August 02, 2012
/ by Cision Contributor
All good stories have the same components – original angle, quality content and good writing style. With that in mind, Mike Guy is sure to keep TheFix.com, a website focusing on addiction and recovery, a leading online source in its niche market.
Guy was promoted to editor in chief of the site in July 2012 after serving as its editorial director for less than a year. As a writer and editor, he has also worked with some of the biggest names in the publishing industry including Rolling Stone, Details, Hemispheres, Men’s Journal and Playboy.
“This is my first website job, but I think it’s very different from the quiet pace of a monthly,” Guy said. “Things tend to make a lot more sense on a website. The deadlines make sense and everything is immediate. On a certain level it makes reporting easier, but it also makes original reporting a little more difficult.”
As editor in chief, Guy’s responsibility is to establish [The Fix’s] voice, which he called edgier than any other publication that covers addiction and recovery. The site covers a varied selection of topics within the sector and also serves as a go-to source for the many affected by this issue, which includes news stories on the drug war, culture and celebrity.
“There’s a lot of ground to cover…we’ve got sex addiction, gambling addiction, pills, street drugs, alcoholism, families, recovery, the rehab review,” Guy said. “The terrain is changing a lot in the States and everything is moving at a really fast rate. The cocaine use is down, heroin is going up. The real killer now is legally prescribed pills, so what we cover is changing every day.”
The purpose of the site is not to counsel addicts and those in recovery. However the website does have staff members with knowledge and experience who provide accurate and effective information. This includes The Fix’s co-founder and editor at large, Joe Schrank, who is a treatment specialist and owner of Loft 107, a facility in Brooklyn, N.Y. Also, Melanie Haber, director of helpline services, who has a background in psychiatric care.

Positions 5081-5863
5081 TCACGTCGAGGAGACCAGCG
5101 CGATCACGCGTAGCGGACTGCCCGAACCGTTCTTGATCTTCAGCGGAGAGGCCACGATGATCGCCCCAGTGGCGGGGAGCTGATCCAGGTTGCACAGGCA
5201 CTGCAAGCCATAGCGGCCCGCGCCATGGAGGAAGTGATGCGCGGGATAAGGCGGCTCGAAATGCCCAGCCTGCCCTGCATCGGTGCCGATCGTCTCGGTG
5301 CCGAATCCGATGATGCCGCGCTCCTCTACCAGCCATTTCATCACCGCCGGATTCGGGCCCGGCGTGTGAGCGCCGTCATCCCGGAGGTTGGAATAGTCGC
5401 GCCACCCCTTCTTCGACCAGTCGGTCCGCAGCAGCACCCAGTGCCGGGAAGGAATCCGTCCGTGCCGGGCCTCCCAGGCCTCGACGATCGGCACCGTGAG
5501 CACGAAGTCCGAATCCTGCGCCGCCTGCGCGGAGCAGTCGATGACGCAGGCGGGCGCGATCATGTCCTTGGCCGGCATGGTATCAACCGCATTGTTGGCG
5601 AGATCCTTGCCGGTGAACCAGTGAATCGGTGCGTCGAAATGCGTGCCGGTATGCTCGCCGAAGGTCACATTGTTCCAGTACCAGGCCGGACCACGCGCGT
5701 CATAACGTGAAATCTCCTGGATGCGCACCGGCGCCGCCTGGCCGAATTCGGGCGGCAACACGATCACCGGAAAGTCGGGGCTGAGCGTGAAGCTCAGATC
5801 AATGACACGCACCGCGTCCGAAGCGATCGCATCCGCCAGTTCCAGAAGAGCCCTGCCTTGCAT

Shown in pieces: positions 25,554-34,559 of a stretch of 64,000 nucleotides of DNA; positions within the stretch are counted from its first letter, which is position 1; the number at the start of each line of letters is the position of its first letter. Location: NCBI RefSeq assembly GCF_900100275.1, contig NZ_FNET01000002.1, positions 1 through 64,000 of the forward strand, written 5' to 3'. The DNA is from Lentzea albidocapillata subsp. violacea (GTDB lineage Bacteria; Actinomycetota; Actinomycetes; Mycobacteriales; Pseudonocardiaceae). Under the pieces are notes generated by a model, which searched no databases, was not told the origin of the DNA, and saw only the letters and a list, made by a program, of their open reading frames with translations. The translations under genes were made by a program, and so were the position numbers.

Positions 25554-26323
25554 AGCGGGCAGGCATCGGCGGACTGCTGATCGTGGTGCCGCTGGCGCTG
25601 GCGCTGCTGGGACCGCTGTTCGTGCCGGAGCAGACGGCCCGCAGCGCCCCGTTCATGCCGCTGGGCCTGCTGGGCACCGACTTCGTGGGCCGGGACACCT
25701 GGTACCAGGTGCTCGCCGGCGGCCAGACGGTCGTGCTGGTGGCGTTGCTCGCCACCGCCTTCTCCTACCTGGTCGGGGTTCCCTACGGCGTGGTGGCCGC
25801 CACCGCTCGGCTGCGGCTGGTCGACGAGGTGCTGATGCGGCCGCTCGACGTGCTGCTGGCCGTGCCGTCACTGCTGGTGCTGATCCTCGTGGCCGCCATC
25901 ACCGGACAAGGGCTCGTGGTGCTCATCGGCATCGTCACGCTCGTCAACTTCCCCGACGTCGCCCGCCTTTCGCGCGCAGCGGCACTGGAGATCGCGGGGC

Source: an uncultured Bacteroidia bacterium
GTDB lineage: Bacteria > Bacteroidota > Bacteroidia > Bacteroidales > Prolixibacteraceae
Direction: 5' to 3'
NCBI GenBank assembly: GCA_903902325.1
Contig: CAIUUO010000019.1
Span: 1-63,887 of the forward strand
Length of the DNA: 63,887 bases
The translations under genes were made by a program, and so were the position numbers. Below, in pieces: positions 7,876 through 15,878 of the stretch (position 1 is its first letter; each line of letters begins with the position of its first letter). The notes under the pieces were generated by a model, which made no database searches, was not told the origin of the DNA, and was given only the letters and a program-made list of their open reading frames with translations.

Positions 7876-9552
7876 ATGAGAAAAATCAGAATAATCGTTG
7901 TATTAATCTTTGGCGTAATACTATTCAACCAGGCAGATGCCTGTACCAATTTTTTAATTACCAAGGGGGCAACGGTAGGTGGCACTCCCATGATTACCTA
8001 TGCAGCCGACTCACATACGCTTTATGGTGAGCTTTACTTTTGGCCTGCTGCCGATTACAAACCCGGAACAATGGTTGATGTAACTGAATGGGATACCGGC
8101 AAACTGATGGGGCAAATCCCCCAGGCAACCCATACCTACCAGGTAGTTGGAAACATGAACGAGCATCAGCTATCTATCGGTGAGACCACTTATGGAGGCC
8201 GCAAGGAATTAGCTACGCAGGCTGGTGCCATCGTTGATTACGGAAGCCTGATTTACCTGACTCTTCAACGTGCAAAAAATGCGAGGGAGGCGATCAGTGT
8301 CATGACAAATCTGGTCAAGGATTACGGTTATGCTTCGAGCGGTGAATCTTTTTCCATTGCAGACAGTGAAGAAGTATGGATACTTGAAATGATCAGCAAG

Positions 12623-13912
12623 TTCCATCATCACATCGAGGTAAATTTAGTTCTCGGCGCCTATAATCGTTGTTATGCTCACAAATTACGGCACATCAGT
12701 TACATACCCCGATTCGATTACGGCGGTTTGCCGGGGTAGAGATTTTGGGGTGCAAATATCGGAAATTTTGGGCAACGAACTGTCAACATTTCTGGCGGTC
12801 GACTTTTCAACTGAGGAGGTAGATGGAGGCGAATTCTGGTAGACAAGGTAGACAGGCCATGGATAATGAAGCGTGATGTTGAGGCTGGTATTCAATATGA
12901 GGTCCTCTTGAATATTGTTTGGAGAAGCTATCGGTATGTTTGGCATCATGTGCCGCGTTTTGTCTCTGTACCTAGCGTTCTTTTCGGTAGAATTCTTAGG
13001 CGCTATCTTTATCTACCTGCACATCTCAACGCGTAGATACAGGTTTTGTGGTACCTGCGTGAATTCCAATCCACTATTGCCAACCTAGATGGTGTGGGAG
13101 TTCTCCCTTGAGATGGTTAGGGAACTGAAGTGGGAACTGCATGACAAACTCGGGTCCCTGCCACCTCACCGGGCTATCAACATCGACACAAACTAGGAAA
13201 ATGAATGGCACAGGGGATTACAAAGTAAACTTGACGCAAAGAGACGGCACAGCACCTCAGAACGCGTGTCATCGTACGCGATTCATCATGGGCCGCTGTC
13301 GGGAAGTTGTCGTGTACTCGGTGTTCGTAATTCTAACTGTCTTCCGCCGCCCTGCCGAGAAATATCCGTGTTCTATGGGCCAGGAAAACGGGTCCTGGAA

“Between the two of them, they go pretty deep when it comes to knowing what we’re talking about. They are the ones who talk directly to a family member or the actual person in trouble and get a sense of what their needs are,” Guy said.
Perhaps one of the more prominent purposes of The Fix is to dispel misconceptions about the face of addiction. An ongoing challenge is to change society’s assumptions about who addicts are and who they are not.
“It’s not about junkies on benches as much as it used to be,” he said. “It’s more of people’s grandparents and parents. It’s middle-class and suburban. That’s where the U.S. is seeing the real growth in the epidemic.”
A major component of the site is the Rehab Reviews section that is described as a Zagat-style influenced source. This online guide to nationwide treatment centers provides reviews given by those with firsthand experiences (i.e. former patients, facilities) to get the most accurate sense of what to expect and how to choose a facility that is right for the patient. Reviews cover high points of interest such as the culture, food, accommodations, treatment programs and “is the backbone for our treatment helpline.”
Guy takes prides in the site and its ability to help addicts, and those who care about them, effectively navigate an approach to recovery. “It’s a pretty big operation, from the helpline all the way back to our daily blog and features. We’re doing seven features a week, and ten reported blog items a day.”
Since The Fix is an online-only publication, it is inevitable that Guy has thoughts on the evolution of media. He expressed the conundrum of easier reporting to be a double-edged sword of digital journalism. Guy worries that laziness has overcome “real gumshoe reporting” with the temptation to “turn every story into a Wikipedia page entry.”
To keep original reporting alive, Guy intends to build on the site’s uniqueness and audience engagement.
“I think that one of the things that we emphasize, especially on our blogs, is to do as much original reporting as we can over the course of the day as opposed to aggregation. I think that’s one of the things [The Fix] is going to find value in. I think it makes for good content and a valuable website.”
PR professionals are asked to contact the site through e-mail for story ideas and news tips. Guy stressed that original information is key and to avoid sending information that has likely been seen.
“Don’t just go through Google Alerts because 99 times out of 100, we get the same thing. Try to give an original angle on something.”
Guy also appreciates when people have a solid understanding of The Fix and asks that those who reach out “please read the site.”
Follow Guy on Twitter at @mrmikeguy.
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